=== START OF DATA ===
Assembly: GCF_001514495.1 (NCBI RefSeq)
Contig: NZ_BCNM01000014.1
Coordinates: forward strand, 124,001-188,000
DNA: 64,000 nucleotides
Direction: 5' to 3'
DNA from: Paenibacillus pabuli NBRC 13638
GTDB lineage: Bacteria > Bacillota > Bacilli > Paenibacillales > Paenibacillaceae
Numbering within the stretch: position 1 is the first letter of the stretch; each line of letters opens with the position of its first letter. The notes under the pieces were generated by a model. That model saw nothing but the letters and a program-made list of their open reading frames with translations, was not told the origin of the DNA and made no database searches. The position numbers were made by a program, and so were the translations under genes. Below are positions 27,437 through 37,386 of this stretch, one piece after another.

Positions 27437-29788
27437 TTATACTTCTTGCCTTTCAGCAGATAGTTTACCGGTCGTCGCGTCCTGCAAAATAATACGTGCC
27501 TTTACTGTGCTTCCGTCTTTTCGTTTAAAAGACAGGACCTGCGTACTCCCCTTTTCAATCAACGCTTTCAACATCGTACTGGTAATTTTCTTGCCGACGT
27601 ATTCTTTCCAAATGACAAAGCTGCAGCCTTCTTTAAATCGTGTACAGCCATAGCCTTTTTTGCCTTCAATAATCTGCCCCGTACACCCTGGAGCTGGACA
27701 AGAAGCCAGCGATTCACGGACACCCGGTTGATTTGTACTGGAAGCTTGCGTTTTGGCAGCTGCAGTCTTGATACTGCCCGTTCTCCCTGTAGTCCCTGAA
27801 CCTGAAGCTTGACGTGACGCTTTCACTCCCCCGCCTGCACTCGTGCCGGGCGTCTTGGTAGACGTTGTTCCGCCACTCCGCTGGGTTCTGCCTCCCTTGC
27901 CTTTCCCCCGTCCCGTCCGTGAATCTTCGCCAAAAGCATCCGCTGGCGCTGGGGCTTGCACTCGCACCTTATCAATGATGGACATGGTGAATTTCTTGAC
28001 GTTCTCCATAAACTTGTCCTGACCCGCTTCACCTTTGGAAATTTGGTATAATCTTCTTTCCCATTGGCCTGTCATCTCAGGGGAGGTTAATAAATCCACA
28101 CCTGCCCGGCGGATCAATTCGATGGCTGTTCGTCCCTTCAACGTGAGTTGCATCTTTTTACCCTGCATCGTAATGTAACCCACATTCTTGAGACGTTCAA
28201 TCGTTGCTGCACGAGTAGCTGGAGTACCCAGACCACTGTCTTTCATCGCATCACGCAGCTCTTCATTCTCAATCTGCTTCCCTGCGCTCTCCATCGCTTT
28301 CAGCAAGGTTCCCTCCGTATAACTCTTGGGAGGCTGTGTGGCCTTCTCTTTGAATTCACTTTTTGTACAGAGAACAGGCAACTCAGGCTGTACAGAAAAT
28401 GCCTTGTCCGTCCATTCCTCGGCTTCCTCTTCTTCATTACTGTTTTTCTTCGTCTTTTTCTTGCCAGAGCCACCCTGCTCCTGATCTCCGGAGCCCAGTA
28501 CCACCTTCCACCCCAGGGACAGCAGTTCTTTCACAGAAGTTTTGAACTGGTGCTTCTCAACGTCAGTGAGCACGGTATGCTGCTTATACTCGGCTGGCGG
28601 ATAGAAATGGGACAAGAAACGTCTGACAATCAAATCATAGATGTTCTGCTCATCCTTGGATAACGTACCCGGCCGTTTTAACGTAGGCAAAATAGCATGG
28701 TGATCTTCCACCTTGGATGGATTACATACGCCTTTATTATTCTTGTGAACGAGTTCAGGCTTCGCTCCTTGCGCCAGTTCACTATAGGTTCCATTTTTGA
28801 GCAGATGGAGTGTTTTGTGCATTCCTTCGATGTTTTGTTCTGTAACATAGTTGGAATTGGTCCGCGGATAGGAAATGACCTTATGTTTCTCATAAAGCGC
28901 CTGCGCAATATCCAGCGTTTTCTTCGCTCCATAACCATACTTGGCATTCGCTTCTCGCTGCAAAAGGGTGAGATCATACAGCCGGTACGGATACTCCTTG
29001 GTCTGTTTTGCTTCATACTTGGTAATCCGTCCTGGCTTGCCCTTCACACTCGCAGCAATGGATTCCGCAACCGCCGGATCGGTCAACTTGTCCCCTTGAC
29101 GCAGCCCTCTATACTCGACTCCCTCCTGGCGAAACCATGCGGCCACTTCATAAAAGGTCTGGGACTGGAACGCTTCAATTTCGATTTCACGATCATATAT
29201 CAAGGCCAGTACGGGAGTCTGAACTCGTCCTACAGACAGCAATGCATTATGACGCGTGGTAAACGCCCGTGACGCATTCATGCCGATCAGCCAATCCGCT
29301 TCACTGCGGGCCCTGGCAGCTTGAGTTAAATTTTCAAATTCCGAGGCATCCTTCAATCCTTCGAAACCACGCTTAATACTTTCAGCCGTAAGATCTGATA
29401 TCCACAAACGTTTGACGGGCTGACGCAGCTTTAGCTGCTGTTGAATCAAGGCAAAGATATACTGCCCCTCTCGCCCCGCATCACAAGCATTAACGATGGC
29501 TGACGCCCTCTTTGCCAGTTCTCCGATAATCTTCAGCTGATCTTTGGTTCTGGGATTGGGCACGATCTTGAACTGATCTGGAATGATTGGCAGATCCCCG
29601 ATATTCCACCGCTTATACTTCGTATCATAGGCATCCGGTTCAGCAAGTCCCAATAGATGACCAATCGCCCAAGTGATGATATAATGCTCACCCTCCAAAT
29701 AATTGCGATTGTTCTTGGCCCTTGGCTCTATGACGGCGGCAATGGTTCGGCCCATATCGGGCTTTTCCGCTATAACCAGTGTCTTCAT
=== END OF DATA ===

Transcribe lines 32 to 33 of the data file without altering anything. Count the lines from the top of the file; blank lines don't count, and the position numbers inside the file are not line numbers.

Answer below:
29601 ATATTCCACCGCTTATACTTCGTATCATAGGCATCCGGTTCAGCAAGTCCCAATAGATGACCAATCGCCCAAGTGATGATATAATGCTCACCCTCCAAAT
29701 AATTGCGATTGTTCTTGGCCCTTGGCTCTATGACGGCGGCAATGGTTCGGCCCATATCGGGCTTTTCCGCTATAACCAGTGTCTTCAT